These retirement withdrawal strategies vary in their approach and flexibility. Sometimes a withdrawal strategy may work well in certain economic and market conditions than in others. For example, one withdrawal strategy uses a percentage-based rule, which works well when investment markets are posting gains and retirement investments rising in value.

Over your career, you may have built up funds in your 401(k) (or another workplace retirement plan). In retirement, the matter of deciding how to manage savings largely falls on our shoulders. What makes this even trickier is that investing for retirement is completely different from retirement income planning. In that case, you have to figure out how to turn your nest egg into reliable income that lasts for the rest of your lifetime.

Use these retirement withdrawal strategies as a starting point in your income planning. By seeing each one’s upsides and downsides, you can see how you can make the most of your money for as long as you need it.
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Retirement Plan Review: How and When to Evaluate Your Plan

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Do you have a retirement plan set for your financial future? How often should you review your retirement plan in case you might need to adjust anything? Life changes or other things outside of our control can take our financial journey in a new direction. Your retirement plan should let you be able to pivot and change course as such things happen.

It’s good to have routine reviews of all aspects of your retirement plan so that you stay on point. Life is dynamic, and those unexpected events can otherwise have a big impact on your financial well-being. If your retirement plan is still on track, that is good news. If it isn’t, your financial professional can help you make corrections that steer you back in the right direction.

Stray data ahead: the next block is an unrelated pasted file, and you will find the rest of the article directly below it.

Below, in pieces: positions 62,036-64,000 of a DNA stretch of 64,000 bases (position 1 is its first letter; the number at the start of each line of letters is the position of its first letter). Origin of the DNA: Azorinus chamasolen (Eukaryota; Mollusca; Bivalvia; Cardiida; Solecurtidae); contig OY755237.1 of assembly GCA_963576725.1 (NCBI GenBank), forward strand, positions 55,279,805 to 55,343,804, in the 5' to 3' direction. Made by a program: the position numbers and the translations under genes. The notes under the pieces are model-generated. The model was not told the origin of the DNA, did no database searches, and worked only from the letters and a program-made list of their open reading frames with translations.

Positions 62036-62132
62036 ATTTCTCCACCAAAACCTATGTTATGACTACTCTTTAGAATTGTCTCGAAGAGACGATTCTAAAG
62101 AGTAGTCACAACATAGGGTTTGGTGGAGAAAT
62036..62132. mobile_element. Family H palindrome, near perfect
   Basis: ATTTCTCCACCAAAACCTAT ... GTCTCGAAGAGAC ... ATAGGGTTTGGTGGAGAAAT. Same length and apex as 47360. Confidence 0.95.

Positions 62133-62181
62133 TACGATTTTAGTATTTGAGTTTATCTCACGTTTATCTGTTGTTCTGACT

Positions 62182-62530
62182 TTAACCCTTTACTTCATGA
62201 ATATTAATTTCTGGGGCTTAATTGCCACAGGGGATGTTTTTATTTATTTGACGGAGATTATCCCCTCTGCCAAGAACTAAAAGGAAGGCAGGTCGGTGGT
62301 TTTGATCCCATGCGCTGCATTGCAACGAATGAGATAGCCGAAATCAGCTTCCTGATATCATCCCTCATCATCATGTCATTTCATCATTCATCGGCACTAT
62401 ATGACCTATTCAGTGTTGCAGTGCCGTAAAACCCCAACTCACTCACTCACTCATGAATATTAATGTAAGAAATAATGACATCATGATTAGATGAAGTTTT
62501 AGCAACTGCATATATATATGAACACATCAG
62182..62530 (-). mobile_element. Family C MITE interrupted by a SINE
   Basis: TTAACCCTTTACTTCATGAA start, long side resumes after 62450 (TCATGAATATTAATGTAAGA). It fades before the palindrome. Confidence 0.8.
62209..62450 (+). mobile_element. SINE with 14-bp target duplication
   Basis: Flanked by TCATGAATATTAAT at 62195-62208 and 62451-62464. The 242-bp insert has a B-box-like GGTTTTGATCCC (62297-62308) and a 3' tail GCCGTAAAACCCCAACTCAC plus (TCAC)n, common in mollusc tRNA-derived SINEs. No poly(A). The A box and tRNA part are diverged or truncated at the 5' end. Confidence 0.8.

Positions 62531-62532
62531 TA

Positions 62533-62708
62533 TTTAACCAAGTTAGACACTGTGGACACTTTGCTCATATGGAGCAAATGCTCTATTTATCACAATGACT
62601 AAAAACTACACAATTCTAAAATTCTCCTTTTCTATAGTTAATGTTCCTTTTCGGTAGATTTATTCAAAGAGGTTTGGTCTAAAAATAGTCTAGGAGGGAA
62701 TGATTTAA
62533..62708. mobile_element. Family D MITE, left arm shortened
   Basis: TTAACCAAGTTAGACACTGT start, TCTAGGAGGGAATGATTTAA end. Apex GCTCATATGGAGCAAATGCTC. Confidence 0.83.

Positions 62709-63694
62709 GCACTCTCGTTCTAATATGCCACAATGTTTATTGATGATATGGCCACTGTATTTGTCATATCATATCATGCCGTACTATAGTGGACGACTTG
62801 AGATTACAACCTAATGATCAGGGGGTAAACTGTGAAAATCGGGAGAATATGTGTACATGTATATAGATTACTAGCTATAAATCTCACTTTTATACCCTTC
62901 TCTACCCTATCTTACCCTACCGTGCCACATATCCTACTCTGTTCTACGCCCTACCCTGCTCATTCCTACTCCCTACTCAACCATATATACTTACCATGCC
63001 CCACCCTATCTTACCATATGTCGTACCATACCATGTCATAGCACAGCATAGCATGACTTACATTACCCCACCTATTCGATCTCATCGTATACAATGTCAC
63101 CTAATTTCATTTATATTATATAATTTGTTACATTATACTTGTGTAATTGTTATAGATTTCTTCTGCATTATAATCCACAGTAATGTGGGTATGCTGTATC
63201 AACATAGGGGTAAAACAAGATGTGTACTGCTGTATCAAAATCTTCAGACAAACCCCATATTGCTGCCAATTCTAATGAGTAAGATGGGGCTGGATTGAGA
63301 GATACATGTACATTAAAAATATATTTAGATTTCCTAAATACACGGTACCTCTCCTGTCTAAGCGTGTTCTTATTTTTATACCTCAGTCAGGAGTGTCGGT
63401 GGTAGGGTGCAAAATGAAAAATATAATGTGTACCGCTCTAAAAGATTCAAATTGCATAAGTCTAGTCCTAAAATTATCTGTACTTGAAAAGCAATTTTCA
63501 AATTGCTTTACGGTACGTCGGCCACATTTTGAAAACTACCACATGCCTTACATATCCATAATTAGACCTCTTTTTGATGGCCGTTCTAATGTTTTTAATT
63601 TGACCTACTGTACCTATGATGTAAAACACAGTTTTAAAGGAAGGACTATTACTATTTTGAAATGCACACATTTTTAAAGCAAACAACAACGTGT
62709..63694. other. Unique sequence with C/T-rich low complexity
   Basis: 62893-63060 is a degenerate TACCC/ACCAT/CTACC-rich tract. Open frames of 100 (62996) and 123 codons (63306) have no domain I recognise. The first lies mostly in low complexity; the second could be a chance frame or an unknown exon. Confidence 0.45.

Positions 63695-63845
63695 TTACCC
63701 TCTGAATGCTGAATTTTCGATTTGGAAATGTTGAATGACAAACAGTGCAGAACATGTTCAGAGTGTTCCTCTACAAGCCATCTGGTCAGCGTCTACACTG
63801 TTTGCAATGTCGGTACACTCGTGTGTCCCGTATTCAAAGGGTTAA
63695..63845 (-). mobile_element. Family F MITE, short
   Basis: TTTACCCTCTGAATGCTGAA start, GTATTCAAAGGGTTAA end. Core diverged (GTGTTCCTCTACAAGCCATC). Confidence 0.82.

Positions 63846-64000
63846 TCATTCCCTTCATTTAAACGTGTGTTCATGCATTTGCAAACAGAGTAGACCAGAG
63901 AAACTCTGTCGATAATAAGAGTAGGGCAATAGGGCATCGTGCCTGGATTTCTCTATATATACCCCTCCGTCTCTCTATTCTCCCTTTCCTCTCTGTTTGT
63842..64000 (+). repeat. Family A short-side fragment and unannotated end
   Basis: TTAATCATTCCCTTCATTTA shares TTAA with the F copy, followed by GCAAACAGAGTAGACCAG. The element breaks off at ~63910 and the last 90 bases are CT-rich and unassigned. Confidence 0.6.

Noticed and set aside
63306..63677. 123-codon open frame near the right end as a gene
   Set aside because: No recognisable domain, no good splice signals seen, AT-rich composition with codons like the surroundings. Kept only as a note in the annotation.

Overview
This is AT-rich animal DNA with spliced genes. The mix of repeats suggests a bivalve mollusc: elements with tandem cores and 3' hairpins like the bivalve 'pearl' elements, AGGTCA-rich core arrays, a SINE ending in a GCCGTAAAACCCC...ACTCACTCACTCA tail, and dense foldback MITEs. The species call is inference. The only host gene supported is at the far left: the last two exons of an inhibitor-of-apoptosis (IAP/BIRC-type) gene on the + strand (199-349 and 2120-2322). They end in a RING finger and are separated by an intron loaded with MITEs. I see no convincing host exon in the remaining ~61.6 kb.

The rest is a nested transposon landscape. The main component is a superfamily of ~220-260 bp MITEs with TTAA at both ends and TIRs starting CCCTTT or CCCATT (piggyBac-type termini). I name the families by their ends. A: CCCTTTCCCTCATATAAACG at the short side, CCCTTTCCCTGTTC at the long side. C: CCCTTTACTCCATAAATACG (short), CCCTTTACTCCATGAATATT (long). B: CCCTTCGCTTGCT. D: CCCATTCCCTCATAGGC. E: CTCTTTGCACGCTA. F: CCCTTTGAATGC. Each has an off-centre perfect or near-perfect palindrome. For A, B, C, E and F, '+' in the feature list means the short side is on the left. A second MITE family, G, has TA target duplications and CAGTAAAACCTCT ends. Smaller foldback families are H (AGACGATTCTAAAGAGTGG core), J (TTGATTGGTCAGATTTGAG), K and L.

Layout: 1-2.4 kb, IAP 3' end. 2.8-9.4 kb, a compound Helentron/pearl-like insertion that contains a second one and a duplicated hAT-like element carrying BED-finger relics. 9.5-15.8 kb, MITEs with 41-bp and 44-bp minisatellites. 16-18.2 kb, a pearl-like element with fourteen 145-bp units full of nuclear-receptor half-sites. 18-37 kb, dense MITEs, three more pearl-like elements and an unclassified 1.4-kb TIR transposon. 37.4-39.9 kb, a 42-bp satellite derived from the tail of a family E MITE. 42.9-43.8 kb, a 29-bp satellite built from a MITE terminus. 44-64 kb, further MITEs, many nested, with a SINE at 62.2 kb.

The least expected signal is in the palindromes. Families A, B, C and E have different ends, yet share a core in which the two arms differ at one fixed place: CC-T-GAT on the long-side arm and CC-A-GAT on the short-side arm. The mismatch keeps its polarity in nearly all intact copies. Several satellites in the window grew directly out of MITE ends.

Since retirement planning is a moving target, we will go over a few things to keep in mind for your retirement plan review meetings in this article. That will include how often to review your plan, how to evaluate your plan, and when re-evaluation might be a good idea. Whether you are starting to plan for retirement in mid-career or you want to make sure that your current plan is on the right path, this guide will help you evaluate your financial progress.

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Social Security Benefits COLA 2024: What to Know

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The word is out about the Social Security cost of living adjustment (COLA) for 2024! The Social Security Administration has officially said what next year’s COLA will be.

In 2024, Social Security beneficiaries will get a 3.2% raise in their benefits. While it’s not as big as the 2023 COLA of 8.7%, it’s still quite a lot. This is good news for retirees and others receiving Social Security payments for a few reasons.

One, because it means their payments will be higher to keep up with the rising costs. Secondly, inflation is going up but not quite as high as it was in the past two years. That means that retirement dollars won’t have their purchasing power eroded as much (although inflation is increasing and it will go down a bit). Still, the prices of everyday goods and services are high as-is, especially for retirees on a fixed-income budget.

Let’s go through what the 2024 COLA for Social Security means, how they calculate this raise, and what you can do to make your money last longer. With statistics showing people spending as much as one-third of their lives in retirement, knowing how your Social Security benefits and other income sources work together can help you stretch your retirement dollars.